Abide With Me by Elizabeth Strout-Musings on Gravitational Centers

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Abide with Me: A Novel“A good thing to be humbled. But now I’m scared. I guess of not having a center of gravity, the way Bonhoeffer says a grown man has. I’m not sure I have a center of gravity. But you must. Why? As a matter of fact, I could imagine that none of us has a center of gravity. That we’re tugged and pulled by competing forces every minute and we hold on as best we can. Thats a relief because sometimes Bonhoeffer has this tone like he knows everything.  He knew a great deal but I suspect if he was concerned about his center of gravity it was because his center felt pretty wobbly at times.”  Elizabeth Strout, Abide With Me, 280-1

 Abide with Me: A Novel A novel written by Elizabeth Strout about a New England minister set in the late 1950’s who loses his way after he suffers the tragic loss of his wife to cancer. The book follows him through his interactions with his family and the troubled members of his congregation.

The late ’50’s were a fearful time of unrest, the aftermath of two wars— WWII and the Korean War were still fresh wounds, our nation was caught in the midst of the Cold War as well.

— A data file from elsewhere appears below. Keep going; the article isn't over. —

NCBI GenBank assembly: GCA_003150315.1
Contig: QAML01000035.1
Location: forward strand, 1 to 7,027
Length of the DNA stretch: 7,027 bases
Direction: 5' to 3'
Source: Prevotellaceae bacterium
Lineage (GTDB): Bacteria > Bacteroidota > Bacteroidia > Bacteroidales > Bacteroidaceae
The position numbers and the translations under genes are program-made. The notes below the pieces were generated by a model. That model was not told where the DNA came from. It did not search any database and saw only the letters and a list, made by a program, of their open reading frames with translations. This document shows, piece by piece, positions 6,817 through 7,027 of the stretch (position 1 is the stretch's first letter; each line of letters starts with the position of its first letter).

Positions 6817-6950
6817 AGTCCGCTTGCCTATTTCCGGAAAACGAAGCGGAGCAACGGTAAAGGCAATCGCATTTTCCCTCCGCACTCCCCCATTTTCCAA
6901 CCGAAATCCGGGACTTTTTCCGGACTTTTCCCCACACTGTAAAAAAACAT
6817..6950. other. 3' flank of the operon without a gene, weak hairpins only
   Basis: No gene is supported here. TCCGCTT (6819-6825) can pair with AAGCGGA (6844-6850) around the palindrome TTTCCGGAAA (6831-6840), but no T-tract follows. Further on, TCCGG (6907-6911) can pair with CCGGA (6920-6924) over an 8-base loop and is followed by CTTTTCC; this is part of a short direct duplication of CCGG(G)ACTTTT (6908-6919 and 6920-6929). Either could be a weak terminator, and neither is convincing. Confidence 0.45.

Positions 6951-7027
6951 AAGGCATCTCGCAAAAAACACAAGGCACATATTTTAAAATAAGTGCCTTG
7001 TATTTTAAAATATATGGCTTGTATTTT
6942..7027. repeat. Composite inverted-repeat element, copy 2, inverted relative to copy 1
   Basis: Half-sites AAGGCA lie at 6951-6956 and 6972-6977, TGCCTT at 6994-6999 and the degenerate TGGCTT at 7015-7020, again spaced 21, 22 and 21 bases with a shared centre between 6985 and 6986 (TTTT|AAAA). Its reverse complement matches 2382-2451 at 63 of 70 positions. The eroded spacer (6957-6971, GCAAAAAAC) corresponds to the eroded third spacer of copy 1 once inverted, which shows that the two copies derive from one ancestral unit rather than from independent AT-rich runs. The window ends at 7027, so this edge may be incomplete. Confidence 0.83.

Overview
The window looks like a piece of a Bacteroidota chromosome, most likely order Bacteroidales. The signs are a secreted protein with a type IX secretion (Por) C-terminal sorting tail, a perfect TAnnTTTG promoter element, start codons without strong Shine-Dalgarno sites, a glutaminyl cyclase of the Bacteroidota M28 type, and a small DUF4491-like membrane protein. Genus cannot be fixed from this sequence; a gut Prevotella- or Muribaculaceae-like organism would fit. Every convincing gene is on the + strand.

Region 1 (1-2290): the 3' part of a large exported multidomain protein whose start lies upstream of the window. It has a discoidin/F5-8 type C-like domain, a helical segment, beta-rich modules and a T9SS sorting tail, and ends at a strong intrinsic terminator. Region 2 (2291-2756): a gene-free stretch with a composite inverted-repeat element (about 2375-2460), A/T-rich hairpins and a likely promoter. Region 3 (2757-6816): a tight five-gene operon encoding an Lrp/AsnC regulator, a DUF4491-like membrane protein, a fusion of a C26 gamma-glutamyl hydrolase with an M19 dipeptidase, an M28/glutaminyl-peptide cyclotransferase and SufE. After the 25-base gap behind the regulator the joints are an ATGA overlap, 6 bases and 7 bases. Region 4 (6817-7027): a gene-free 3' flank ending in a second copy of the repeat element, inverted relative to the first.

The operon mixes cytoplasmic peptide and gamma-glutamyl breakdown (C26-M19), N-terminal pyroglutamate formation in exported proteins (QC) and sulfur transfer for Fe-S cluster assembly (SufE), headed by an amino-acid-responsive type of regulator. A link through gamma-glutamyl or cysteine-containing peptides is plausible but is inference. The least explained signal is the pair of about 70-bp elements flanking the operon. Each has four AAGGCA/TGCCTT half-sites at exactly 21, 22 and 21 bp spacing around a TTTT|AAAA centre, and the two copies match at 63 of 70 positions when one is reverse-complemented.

Typically most Christians today when they find themselves searching for guidance and answers to moral dilemmas ask themselves WWJD?, “What Would Jesus Do?”.  However, Elizabeth Strout depicted her main character as a WWDBD? “What Would Dietrich Bonhoeffer Do?” kind of man.

He had found the works of the theologian, Dietrich Bonhoeffer, during his studies at divinity school and Bonhoeffer’s words quickly became a fulcrum for the reverend, a way to balance out his thoughts and his sermons. A plumb line for how to behave as a grown man and as a minister to his flock.

Not my usual “cup of tea” but Elizabeth Strout is a very good author, she tells a compelling story and has quite the way with words. I had read another of her books, Olive Kitteridge. I plan on reading more.

Her Reverend finds himself struggling, hard to be the person he once was, hard to find the right words in his sermons, and hard to find the right words to help others, much less himself.  Throughout the book he must come to deal with a series of humbling blows to his sense of self. Not even WWDBD is working anymore.

Above is a paraphrase of a conversation between the main character and his theological mentor set near the end of the book. This conversation struck my “yoga bone” as the use of your gravitational center is crucial to the practice of Yoga.  A physical and mental journey to bring balance to life.

“Abide with Me” as I work my way through these thoughts about gravitational centers.

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Hi! I'm Debbie. Here at Categorically Well-Read I give an extra layer to the reading life. Learn more about me, check out my current category of books, submit your own suggestion, or check out my latest post.